A few weeks ago I met Dan Wilson, founder and CEO of AfterDark Technolgies, an LED light-based sports experience that creates an immersive nighttime gaming experience for Ultimate Frisbee and Flag Football. Dan and I talked in depth about his product, which is evolving to use different sensors that display various colors when a completion or change of possession occurs. This may signal the end of conflicts due to lack of lights or funding to keep them on. Dan believes that the LED light-based solution will change sports and the way we play them, maybe to be utilized by Nike or Under Armour? We'll see.
1) Tell me about yourself, how you came up with the idea, and explain what pain point for the consumer it addresses?
Several years ago when I was playing sports in college with my friends, by the time we would get out of practice, we’d only have a few minutes left -- or no time at all--to play ultimate frisbee. We couldn’t see each other, our teammates, the opponents and the boundaries of the field. So, I bought a commercially-available LED-lit disk.
At that point, I thought there was a lot of fun stuff we can do that is more than with a disk. Now we've involved sensors so you can see when possession changes. Ultimate frisbee is a sport made up of fast-paced turnovers, so this was key. But it became more and more obvious that there are more idle fields that don’t have lights, so where we are now is really giving those kids and schools the opportunity to play there, or places like the beach where there are no lights, any time they want.
2) What went into your strategy to disrupt this space?
There are other companies that have lighted sports wear and equipment. Those are competitive, but we want to bring sports into the night by focusing on the interaction between the players and equipment. It's much more sophisticated and as an example, the flag football jerseys we’re working on light up when the player makes a reception and blinks when their flag is pulled.
Our sensors are Hall Effect Sensors and they can discern between a north and south magnetic field. One team has north, one has south and when a player catches the disk, a field is introduced to the sensor thus changing the color. It works well with the frisbee, but as we add sports, we’ll have to get creative with where we can place the sensors and other things we can add, such as bluetooth.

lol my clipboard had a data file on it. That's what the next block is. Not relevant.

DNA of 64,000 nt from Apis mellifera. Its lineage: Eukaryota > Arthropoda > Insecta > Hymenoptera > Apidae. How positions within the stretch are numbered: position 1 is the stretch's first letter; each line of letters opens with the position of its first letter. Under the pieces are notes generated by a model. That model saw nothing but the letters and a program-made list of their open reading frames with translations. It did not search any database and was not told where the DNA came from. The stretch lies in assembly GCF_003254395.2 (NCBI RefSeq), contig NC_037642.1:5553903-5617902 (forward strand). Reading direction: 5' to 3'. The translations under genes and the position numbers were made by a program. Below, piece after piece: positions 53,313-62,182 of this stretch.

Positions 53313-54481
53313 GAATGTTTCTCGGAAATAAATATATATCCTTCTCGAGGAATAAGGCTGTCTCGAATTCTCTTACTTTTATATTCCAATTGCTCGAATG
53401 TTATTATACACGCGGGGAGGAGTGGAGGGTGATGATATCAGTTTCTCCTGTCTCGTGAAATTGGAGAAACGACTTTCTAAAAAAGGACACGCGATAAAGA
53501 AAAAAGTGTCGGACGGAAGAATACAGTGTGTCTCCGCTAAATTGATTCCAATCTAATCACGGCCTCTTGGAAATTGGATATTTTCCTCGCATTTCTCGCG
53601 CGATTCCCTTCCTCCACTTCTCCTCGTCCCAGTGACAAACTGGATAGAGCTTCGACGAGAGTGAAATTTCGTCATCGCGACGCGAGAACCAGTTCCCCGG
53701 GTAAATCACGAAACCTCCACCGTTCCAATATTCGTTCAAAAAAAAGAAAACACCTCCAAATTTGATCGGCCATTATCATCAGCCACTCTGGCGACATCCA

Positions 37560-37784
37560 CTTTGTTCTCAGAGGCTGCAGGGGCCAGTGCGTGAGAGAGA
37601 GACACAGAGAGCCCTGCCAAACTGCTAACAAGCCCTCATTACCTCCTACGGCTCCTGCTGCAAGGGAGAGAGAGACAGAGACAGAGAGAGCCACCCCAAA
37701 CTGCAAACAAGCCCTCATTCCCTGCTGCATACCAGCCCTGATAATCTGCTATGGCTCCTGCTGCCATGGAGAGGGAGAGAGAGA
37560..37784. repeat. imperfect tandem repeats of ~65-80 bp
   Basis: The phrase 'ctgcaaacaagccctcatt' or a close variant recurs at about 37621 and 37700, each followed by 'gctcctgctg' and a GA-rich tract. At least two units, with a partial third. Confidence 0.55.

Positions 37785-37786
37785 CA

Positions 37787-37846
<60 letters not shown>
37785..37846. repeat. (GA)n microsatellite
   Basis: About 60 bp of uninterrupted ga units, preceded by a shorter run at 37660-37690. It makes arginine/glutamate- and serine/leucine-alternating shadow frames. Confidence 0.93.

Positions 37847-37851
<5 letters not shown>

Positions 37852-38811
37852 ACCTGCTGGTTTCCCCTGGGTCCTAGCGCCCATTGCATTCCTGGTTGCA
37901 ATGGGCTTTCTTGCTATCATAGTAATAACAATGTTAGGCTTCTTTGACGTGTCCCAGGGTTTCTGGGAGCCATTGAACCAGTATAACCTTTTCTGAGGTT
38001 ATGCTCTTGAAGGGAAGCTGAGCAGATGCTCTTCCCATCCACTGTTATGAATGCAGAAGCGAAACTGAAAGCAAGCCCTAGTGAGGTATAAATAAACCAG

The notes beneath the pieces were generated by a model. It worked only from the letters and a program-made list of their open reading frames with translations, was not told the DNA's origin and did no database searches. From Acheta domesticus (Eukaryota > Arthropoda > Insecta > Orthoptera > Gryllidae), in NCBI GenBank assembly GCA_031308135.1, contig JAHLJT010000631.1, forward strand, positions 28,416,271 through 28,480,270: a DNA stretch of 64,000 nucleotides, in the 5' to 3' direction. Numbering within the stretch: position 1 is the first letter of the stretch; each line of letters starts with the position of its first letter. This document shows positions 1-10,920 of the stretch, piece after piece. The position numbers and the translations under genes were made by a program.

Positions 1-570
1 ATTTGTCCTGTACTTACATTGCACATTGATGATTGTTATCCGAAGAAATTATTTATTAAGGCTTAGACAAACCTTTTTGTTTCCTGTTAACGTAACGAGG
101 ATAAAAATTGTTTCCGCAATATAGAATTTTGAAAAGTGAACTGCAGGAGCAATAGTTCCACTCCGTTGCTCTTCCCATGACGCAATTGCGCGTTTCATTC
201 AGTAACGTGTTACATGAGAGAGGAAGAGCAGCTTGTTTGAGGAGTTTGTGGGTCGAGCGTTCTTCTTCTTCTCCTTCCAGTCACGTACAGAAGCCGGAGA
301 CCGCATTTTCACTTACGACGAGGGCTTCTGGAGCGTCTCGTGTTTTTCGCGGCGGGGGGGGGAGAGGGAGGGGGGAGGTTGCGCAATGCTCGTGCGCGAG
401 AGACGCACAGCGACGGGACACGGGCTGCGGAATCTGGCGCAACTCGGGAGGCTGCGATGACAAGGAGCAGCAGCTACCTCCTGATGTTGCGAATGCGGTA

3) What would you say is your biggest challenge?
The design of the products is a challenge. You go through iterations and when it breaks, it's a good thing because you know how it broke, why, and you can then make the changes necessary to improve. Our biggest obstacles, though, include the speed at which I’m moving... I’d love to bring these products to market more quickly, but between myself and my engineer, there are only so many hours in a day. Besides securing the first round of investments, I think we have our work cut out for us.
4) After you have been through building, strategizing and launching the product, do you think you would do this again?
I would do it again and plan to do it again. It’s unlikely it will be my life’s project, but I’d love to do something that has more of an impact, such as something in the medical field. My first prototype of the frisbee was in December of 2012. There were a series of four LEDs and Hall Effect Sensor glued and strapped to the bottom of frisbee. It’s been a roller coaster ride for sure: the first demo game went well, there have been a few roadblocks, and here we are. What I’ve enjoyed most about the process is learning. I've learned about circuit design, electrical engineering, CAD programs and 3D printing. There are a lot of different things we could’ve done differently, but then the product may have changed drastically, so we're happy with the way it is today with, of course, a lot of room for improvement.
5) What do you think the future of your product is? How do you define success?
As I progress through the business, I think I'll define success in two ways. I think getting the products into the hands of the players beyond the demos I'm doing to a point where they'll be globally used is one measure of success. Another would be as an asset to a larger brand's portfolio. If I just sold and promoted the product in licensing partnership with brands such as Nerf or Nike, that would be great, too, so we'll see what happens.
Bonus: What is the funniest or most awkward story you have around the product?
This has happened a couple times now, but when we tell people what we do or pitch ideas to potential investors, they're nervous with the name, because they think it refers to an adult entertainment company. After assuring them that it is in no way related, we share a laugh and its almost a really good ice breaker.